Project Lead

Dr Ashley McAllister

Lead partner

The University of Melbourne


Northern Health, Royal Melbourne Hospital

Project summary

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The study will provide information about how recent increases in the availability of care workers has led to changes in the health outcomes of people with disabilities. In addition, the research will also provide an in-depth exploration of how healthcare workers can facilitate improved health, economic and social outcomes of PWD.

The project will also address the capacity and production gap in primary care studies by developing a partnership between general and allied health practice and researchers, which will contribute to new service models benefitting both healthcare workers and PWD. This scoping study will strengthen community participation by working with key consumer groups such as PWD, hospitals, other health service providers, and Universities.


This project is supported by the Australian Government’s Medical Research Future Fund (MRFF) as part of the Rapid Applied Research Translation program.

This study will provide information on the quality of work experienced by the healthcare workforce over time, as well as an understanding of how the nature of this employment may be related to outcomes for both healthcare workers and PWD. This is important information for the training of the workforce and for increasing knowledge about the impacts of care on the wellbeing of PWD and inform improvements in service delivery.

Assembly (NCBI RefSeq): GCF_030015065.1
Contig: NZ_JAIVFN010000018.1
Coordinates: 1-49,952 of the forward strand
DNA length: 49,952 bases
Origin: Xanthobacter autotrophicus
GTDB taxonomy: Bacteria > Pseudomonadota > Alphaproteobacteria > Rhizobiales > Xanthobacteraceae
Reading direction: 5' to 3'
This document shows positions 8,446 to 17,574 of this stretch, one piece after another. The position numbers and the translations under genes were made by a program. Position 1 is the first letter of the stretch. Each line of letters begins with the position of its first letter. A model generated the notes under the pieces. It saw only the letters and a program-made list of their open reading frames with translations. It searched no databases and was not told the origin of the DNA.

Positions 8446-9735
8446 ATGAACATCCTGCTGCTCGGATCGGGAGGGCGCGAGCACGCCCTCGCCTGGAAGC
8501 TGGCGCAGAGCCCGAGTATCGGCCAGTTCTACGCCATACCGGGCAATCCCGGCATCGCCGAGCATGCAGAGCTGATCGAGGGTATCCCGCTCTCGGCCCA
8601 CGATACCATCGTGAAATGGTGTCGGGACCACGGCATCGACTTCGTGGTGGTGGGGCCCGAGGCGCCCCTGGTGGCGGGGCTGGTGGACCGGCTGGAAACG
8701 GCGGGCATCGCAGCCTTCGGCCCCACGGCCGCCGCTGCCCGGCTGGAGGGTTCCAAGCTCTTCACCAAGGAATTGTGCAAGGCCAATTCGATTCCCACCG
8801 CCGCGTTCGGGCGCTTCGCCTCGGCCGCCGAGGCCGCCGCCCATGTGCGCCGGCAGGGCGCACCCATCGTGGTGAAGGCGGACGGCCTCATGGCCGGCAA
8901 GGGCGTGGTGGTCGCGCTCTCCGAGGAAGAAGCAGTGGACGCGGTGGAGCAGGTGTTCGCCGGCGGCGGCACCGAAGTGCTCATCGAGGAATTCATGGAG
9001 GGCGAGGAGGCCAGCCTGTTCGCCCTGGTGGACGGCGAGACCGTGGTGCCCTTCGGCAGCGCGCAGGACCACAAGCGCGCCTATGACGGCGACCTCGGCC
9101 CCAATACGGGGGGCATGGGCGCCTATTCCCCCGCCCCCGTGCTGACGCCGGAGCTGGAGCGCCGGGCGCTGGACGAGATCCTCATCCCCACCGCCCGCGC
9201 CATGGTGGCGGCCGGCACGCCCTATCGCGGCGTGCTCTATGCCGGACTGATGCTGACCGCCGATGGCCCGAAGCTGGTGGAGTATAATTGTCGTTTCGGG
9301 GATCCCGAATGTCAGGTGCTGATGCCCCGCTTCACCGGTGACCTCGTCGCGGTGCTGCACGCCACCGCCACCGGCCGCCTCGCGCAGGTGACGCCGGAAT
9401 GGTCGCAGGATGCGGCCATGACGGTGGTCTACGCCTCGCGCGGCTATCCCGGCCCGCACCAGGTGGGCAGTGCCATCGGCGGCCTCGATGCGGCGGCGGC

To explore how the NDIS has impacted hospital staff we conducted a mixed methods study using semi-structured qualitative interviews and hospital wide surveys with hospital staff. This factsheets provides preliminary results from both methods explaining in more detail what we did and what we found.

Preliminary results from interviews and surveys found that the study participants find navigating the NDIS extremely complex and inconsistent. The additional challenges and administrative burden associated with engaging with the NDIS led to the study participants feeling frustrated and, in some instances, burned out to the point that they have or are considering leaving their jobs. Overall, the study participants agreed that the NDIS – access provides positive outcomes for their patients. But the process of getting their patients connected or plans updated is presenting significant challenges.